FLY OF THE MONTH- August- 2019

FLY OF THE MONTH

The Purple Haze

This month we are featuring a dry fly called the Purple Haze. This pattern is a favourite fly of Tamie Fraser, our guest speaker at the August annual dinner. Tamie is a skilled fly fisher. She has fished Tasmania a lot and the Purple Haze has been a very effective fly for her in those Tassie lakes and streams.

Where did the pattern come from? Andy Carlson, a fly fishing guide on the Bitterroot River in Montana, first tied this fly some years ago. It is essentially a Parachute Adams with a purple body. It’s fame spread, and the Purple Haze is now  a popular and very effective pattern in Montana and countless other places as well.

But like many flies there are varied opinions in how it should be tied. The photo above is of a Purple Haze tied by Hubert Reichelt, while the image on the next page came from Mike Stevens at the Essential Flyfisher store in Launceston. There are a few obvious differences.

The details below describe the fly as tied by Hubert.

Materials:

Hook:   Standard dry fly hook in sizes 10 – 18. Most popular sizes – 14 & 16. Hubert suggests  size 14 for Australia streams and size 16 for New Zealand South Island rivers.

Thread: Purple, 8/0 or 6/0 - depending on hook size.

Tail: Speckled moose-body hair or (Hubert’s recommendation) elk body hair, or if these are    not readily available then use a mixture of stiff coachman brown and grizzly cock hackle fibres.

Body:   The purple tying thread.

Wing Post:  White calf body hair or white calf tail fibres, or (for those who find these    materials tricky and fiddly) try white Hi-Vis.

Hackle:  As for the traditional Parachute Adams fly – a mixture of coachman brown and grizzly cock hackle feathers.

Mike Stevens: Purple Haze

Tying the Fly:

  1. With the hook in the vice run some purple thread down the hook shank from the eye to just before the bend.
  2. Tie in the tail material. The tail should be about the same length as the hook shank.
  3. Wind thread back to the point where you will tie in the wing post.
  4. of the hook shank. In tying in the wing post material first tie the base of it on the top of the hook shank so that the wing post material lies along the hook shank and sticks out over the eye. Then raise the wing post so that it is vertical by tying turns of thread immediately in front of it and around its base.
  5. Prepare the two hackle feathers for inclusion. Then tie them in vertically by tying them a short distance up the post – the grizzly hackle feather closest to the post and the brown hackle feather on top of the grizzly hackle feather. These feathers need to be tied in with the dull side facing out so that when they are tied in horizontally their dull sides will be facing down. The point here is that the natural downward curve of the hackle feathers (if their shiny sides face up) will provide better support for the fly when it is floating on the water and thus keep the wing post nicely vertical.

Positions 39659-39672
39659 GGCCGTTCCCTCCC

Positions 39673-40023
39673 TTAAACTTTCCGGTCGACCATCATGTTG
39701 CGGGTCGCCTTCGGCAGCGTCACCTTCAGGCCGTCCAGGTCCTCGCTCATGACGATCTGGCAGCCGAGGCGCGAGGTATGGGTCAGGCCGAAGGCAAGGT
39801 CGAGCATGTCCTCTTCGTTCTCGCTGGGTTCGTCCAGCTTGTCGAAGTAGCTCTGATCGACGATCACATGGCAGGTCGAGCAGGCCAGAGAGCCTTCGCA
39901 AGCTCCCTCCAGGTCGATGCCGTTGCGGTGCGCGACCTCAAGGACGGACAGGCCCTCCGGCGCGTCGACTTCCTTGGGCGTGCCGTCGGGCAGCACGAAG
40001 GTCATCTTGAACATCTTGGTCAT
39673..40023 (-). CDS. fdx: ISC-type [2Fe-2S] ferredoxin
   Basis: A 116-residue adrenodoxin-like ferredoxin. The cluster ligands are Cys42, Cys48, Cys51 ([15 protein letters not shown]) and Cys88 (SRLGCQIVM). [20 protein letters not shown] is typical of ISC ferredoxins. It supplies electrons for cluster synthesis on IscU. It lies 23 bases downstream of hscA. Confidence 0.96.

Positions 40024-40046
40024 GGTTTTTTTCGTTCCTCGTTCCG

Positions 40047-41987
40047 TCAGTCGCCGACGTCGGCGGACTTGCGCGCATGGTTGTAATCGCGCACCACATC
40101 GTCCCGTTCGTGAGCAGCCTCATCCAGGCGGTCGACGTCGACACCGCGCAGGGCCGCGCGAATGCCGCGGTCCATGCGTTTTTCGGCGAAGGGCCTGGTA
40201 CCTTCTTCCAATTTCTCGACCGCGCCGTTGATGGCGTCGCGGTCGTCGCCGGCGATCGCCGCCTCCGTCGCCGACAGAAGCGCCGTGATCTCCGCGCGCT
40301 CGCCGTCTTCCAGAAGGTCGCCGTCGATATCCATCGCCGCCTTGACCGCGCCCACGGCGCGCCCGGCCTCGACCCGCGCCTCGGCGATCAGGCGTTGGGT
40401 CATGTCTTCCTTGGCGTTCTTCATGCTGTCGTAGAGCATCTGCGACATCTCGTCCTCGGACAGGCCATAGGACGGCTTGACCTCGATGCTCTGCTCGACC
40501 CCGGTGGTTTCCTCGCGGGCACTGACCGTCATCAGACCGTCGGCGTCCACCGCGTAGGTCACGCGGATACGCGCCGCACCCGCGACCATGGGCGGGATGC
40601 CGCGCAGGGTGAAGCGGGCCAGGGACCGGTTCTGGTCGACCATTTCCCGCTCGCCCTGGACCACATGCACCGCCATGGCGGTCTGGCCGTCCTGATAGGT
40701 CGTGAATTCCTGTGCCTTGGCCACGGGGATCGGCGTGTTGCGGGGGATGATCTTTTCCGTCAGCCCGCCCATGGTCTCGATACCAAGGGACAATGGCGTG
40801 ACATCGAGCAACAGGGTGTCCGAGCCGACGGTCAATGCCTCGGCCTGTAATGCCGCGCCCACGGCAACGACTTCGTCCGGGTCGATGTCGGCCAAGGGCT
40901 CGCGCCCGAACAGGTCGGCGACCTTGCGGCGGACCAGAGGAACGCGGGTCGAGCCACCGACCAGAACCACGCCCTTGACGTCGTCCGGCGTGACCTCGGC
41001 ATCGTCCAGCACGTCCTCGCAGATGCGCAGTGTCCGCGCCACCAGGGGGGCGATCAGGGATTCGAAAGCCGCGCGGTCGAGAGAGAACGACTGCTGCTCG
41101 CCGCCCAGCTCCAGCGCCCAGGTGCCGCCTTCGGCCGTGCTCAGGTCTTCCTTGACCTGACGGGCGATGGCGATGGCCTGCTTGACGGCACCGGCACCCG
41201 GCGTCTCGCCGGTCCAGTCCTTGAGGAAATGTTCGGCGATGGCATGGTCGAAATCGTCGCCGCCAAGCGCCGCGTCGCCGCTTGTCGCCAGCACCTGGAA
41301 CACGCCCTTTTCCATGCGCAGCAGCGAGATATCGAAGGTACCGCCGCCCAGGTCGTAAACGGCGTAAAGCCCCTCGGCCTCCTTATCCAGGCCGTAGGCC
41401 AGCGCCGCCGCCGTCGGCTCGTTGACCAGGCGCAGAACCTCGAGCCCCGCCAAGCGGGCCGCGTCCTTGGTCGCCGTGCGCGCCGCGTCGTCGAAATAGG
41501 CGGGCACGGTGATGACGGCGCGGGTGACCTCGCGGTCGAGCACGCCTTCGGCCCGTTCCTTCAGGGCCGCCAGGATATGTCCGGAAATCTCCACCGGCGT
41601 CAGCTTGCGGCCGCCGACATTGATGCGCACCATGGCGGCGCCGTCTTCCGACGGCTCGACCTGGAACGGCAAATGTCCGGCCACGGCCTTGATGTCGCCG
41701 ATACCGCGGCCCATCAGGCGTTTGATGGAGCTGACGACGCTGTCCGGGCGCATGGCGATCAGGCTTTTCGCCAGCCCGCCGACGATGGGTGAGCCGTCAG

6. Run the purple thread back to the tail and wrap threads forward to build up the shape of the body – thinner near the tail and fatter where the thorax would be. Tie some thread in front of the post too, to ensure the hackle feathers are secure.
  7. Now tie in the hackle feathers. Hubert has some firm instruction about this. First tie in    the brown hackle feather – two turns (for hook size 16 or smaller) or three turns (for hook size 14 or larger). Lock it into place firmly with two or three strong turns, then cut of the waste.
  8. Then tie in the grizzly hackle feather so that it is above the brown hackle feather – again two turns (for hook size 16 or smaller) or three turns (for hook size 14 or larger). Again lock it into place firmly with two or three strong turns, then cut of the waste.
  9. Tie off the thread to complete the fly.

(Here is a helpful trick from an English professional fly tier: in tying off the brown hackle feather first paint some superglue onto a centimetre or two of the tying thread. Then wrap this superglue coated thread around the brown hackle. Do the same with the grizzly hackle feather - take a few turns of superglue coated thread around the grizzly hackle, give it 10 -20 seconds to set, then just cut the thread. Our English professional fly tier assures us that he’s never had a hackle glued in like this unwind on him.)